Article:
I missed this post last week, but a friend of mine forwarded it to me asking for my thoughts. It even got some likes and shares from my fans over at that simple site!
I am all for calling someone out on how they practice, IF I watched them in action, or had a good idea of what they do regularly. Apparently, I said something (or many things) that did not resonate well with fellow blogger Allan Besselink. Read his post here, The One Approach That Works With All Patients.
Gee Allan, if you're going to call me out, you can at least link back to my blog. I've shared enough of your well written posts over the years! I am not quite sure how you think I practice, since we have never even spoken in person and you have never taken any of my courses. Nothing like completely critiquing a clinician and teachings you have never been exposed to.
I, like you, use MDT as my critical thinking cap first and foremost, and put my other strategies purely within that framework. Forgive me if I am wrong, but I assumed that you used MDT as a practicing framework from your blog posts.
Over the years I have abandoned what research has told us to, palpation, special tests, passive therapies, negative words, and pathoanatomy. If you were really sticking to evidence, you'd only be using MDT for the lumbar spine, then the cervical spine, and... let's not forget the case reports on MDT for the extremities. Are you using it because it works? Or are you using the method in every part of the body because the framework is scientific, logical, simple, and empowering? Despite the lack of evidence?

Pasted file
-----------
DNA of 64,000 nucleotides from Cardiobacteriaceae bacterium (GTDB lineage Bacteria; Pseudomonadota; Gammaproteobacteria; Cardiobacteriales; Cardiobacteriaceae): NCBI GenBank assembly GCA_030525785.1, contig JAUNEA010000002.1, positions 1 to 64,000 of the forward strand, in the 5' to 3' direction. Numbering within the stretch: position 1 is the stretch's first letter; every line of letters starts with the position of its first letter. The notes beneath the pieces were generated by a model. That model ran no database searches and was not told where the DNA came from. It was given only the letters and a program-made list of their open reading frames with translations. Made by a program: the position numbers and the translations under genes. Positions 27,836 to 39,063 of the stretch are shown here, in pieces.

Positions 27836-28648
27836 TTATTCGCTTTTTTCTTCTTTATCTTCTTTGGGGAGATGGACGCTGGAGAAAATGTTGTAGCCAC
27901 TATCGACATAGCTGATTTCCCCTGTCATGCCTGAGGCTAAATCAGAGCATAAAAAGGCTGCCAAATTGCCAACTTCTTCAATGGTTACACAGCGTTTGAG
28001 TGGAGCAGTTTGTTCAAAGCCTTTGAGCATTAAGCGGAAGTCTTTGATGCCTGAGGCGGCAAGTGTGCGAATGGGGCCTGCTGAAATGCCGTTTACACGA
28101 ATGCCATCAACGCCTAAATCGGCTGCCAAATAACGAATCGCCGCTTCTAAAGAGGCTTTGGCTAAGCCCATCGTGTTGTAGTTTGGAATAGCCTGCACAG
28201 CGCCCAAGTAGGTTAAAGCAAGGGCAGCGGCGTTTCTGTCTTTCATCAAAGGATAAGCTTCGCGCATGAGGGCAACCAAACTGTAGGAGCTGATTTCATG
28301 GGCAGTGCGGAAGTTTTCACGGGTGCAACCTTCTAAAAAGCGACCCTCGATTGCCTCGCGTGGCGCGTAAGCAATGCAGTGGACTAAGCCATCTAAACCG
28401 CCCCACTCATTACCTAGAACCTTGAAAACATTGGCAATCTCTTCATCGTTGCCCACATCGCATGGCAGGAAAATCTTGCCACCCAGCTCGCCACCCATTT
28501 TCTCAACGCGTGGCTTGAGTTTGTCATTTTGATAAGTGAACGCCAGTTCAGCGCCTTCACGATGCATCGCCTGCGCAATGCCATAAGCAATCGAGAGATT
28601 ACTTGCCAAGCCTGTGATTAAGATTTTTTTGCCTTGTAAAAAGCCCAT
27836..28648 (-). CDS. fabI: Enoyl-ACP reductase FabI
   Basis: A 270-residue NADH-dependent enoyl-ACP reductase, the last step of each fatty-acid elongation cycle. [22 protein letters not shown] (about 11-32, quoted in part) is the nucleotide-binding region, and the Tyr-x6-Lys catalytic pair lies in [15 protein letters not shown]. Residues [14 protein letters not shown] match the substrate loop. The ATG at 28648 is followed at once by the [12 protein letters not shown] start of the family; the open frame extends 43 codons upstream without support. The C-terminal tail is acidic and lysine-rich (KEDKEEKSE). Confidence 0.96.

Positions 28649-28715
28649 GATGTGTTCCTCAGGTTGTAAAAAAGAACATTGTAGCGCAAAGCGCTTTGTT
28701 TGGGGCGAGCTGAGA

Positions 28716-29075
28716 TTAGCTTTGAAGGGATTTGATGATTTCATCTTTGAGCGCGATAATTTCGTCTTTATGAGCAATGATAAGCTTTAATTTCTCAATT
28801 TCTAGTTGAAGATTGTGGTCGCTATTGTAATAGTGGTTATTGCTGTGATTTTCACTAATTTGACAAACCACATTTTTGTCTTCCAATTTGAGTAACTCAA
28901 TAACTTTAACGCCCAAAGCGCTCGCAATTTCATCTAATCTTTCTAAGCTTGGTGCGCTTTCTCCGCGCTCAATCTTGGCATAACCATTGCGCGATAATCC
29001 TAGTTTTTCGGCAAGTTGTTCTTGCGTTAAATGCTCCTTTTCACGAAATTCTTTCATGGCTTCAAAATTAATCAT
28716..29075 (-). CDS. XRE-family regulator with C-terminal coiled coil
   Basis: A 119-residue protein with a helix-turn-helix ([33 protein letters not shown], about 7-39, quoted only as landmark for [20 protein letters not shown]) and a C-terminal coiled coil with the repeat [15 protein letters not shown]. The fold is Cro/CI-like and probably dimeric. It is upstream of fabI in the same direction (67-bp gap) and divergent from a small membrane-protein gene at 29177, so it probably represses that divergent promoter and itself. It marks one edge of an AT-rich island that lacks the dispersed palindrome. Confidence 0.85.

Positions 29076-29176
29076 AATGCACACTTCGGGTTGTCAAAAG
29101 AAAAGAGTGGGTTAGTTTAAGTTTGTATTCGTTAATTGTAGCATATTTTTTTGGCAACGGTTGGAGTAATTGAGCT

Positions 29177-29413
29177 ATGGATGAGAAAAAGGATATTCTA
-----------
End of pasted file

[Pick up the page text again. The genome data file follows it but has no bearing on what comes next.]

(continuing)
Let's make a list of what you are against according to your recent post:
- a reliable classification system that directs treatment and enhances clinical decision making
- an interactive, involving patient model
- education on the realities of pain perception
- looking at movement regionally and not only the site of the pain
- empowering the patient with self treatment
- painless manual treatments designed to make the self treatment as comfortable as possible to ensure compliance
- learning from the beginning of day 1 and through repetition that every manual technique and exercise has only transient effects, and the patient must maintain the improvements
I am always realistic about what I teach and promote. Is there high quality evidence for IASTM, soft tissue manipulation, neurodynamics, etc? Not at all... yet these treatments make the patient move easier, and often a painful MDT repeated loading/unloading strategy is now nearly if not completely pain free; thus they are more compliant and able to self treat more effectively. I am paraphrasing my buddy Charlie Weingroff who very succinctly defined science based practice as this...
- if you make a desired change with something only 94% of the time, is that bad?
- just because something is not published, does not mean it is not scientific
- one of the tenets of MDT and the SFMA is test-retest
- we have a question
- we make a hypothesis
- we intervene
- a change is made, desirable or not, and we make observations based on the changes that happen
Keeping it Eclectic....